US health insurance giant AnthemHealth, which had a data breach of reportedly up to 80 million beneficiaries [TTA 6 Feb], was an inadvertent ‘inside job’. The Associated Press reported that the credentials of at least five employees were used to access information, at least one of whom was an administrator who viewed his credentials being used to query the data warehouse. It’s easier than you think to get them. In an analysis published by security firm Tripwire and also in MIT Technology Review, the writer Ken Westin outlines how easy it is to find that the Anthem warehouse is TeraData, and to match up employees engaged with it, through using public employee profiles on places like LinkedIn and job postings. Then it’s deductive to find exact email addresses (find the pattern–lead generation companies building business contact lists do this all the time) and send these key employees phishing emails where the ‘sophisticated software’ used in the breach would be designed to evade standard anti-virus programs. The key problem was a lack of additional authentication to gain data warehouse access; “Anthem’s primary security sin may not have been the lack of encryption, but instead improper access controls,” not TeraData’s software or security.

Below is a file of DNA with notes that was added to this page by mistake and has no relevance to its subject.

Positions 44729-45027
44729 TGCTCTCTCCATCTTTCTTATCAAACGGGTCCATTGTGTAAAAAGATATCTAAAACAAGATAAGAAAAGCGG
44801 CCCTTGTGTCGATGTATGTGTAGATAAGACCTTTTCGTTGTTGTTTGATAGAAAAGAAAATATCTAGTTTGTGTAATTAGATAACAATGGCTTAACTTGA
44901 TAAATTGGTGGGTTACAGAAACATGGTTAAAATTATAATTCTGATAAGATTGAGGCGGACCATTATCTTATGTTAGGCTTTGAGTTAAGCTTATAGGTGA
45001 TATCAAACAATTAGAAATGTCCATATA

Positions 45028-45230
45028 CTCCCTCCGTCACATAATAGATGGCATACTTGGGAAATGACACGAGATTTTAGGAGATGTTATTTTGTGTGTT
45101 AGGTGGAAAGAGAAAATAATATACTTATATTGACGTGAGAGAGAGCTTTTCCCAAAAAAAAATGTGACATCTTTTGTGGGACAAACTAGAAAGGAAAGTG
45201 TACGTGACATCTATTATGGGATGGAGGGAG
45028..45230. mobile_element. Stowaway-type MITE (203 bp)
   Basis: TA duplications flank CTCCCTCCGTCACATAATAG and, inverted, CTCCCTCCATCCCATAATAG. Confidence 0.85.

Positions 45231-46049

This adds to the lack of encryption of customer data not shared outside the TeraData database (which falls into a HIPAA loophole) and also to the lack of compartmentalization of that data for extra security.
That personal data, not health data, is a treasure beyond compare for hackers: “Compared to credit card information, personally identifiable information and Social Security numbers are worth more than 10x in price on the black market,” says Martin Walter, senior director at RedSeal.” For starters. (NetworkWorld)
Data security is key to the reality and perception of patient privacy–and it remains a major concern by executives in mHealth’s expansion because of the tons of additional patient data it generates. See the Economist survey reviewed earlier this week.
But the last word on this may be that “it shows, experts said, almost any organization can be violated by a persistent and well-resourced hacker.” Their chief information security officer was also rated by industry experts as “one of the best in the field”, serving on the board of healthcare cyber clearinghouse HITRUST, being asked to comment on administration cybersecurity efforts. POLITICO’s Morning eHealth last Friday
Other updates: Anthem customers have already been alerted to ‘scam emails’. (HealthITSecurity) The M.O. is Chinese, according to Bloomberg. The National Association of Insurance Commissioners (NAIC) is investigating, with California, Indiana and Maine taking the lead. Congress is getting into the act, with Energy and Commerce Committee Chair Fred Upton (R-Mich.) and his committee meeting with Anthem and two Senators announcing data security initiatives. iHealthBeat